We have all got opinions on what might or might not have gone wrong with Time Team – new team members, a dumbing down of the archaeology, too much emphasis on re-enacting or recreating, or perhaps, as Mick Aston put it, ‘too much faffing about’. The truth of the matter is that whatever happened, it was addressed and changes were made to try and save it. But the damage had been done – Mick had left, viewing numbers dropped and the powers that be no longer saw it as sustainable.
Community excavation at Elmton, Derbyshire during the Elmton Research Project
Source: ©M. Beresford
However, as an archaeologist who spends pretty much all of his time working in the community, with the community, I have yet to meet one person who has said to me that Time Team is no longer relevant. Yes, many have recognised faults creeping in and a change of direction, but the nation of armchair archaeologists that Time Team created are forgiving enough to give it another chance. Actually, to use the term ‘armchair archaeologists’ is rather out of date now, because although there were literally thousands and thousands of them avidly watching Tony and the gang every week, it soon began to dawn on us that archaeology was accessible, arse-scratchingly accessible to use Dempster’s phrase, just like the Time Team were showing us.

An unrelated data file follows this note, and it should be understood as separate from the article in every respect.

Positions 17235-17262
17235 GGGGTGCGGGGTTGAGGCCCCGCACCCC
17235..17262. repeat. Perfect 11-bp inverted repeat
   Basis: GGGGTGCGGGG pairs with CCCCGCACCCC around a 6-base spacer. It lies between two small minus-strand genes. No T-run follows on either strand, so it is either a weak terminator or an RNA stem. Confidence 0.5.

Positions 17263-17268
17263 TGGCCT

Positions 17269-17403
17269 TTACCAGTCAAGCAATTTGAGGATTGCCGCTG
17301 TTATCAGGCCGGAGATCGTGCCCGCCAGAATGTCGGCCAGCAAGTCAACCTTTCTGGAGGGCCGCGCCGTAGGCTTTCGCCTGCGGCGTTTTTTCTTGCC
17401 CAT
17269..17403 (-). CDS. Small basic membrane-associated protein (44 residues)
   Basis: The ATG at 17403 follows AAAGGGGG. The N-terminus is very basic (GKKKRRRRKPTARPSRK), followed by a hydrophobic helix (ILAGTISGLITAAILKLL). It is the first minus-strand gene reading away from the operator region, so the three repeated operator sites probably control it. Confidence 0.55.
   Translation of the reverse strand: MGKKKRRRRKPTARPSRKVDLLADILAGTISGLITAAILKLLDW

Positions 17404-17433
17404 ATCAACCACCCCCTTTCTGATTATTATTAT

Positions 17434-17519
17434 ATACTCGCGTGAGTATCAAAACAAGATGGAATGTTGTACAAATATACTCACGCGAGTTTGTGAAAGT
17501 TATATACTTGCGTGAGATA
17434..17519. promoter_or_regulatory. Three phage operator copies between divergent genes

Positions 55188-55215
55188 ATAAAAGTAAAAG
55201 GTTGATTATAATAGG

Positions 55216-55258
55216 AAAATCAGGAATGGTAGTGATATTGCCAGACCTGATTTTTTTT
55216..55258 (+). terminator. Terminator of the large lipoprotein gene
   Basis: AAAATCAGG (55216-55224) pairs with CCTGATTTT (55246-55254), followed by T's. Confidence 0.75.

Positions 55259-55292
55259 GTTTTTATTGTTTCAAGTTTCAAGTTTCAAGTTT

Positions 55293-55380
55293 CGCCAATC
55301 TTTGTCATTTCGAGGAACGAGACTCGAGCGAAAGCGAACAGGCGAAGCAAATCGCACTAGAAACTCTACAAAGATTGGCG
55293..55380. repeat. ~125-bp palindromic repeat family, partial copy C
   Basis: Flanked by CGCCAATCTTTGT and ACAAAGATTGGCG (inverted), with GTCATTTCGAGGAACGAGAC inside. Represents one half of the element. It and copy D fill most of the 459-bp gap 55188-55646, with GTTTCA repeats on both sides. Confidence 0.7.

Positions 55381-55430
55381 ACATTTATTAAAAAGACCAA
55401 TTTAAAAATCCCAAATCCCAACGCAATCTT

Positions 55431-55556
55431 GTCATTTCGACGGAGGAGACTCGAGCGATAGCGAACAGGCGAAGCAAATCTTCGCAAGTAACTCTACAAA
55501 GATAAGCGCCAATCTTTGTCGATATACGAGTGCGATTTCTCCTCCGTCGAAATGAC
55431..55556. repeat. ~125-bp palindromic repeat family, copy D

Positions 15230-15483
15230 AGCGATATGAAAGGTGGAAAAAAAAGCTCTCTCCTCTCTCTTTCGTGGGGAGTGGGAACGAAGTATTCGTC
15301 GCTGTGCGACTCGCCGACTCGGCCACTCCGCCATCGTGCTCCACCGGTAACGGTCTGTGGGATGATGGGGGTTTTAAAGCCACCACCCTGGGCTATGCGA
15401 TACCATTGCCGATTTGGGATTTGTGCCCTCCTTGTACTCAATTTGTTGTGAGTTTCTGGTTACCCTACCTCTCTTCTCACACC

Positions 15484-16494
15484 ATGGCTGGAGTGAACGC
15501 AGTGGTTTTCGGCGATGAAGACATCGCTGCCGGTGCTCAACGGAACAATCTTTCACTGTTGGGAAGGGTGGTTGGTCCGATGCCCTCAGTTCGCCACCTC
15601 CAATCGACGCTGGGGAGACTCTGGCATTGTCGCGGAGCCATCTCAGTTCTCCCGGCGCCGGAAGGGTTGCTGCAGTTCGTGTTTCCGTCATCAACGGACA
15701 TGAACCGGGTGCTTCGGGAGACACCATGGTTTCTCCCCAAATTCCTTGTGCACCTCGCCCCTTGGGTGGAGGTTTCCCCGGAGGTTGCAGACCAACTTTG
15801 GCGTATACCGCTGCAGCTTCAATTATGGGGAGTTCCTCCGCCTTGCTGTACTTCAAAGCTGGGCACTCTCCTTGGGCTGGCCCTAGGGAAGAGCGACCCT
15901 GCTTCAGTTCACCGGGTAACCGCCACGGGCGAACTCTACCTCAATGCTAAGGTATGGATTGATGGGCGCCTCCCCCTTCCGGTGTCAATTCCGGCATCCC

What happened was that the nation then put down the TV remote and took off their slippers, picked up a trowel, pulled on a pair of boots and went and got involved in some real archaeology. And although that was Time Team’s legacy, to almost single-handedly show us that archaeology really is for all, in many ways it was its downfall. Instead of tuning in to watch TV archaeology, we were all too busy freezing in a muddy field somewhere. The current wealth of Community Archaeology groups and projects owes a lot to Time Team, and that can only be a shining testimony to its success.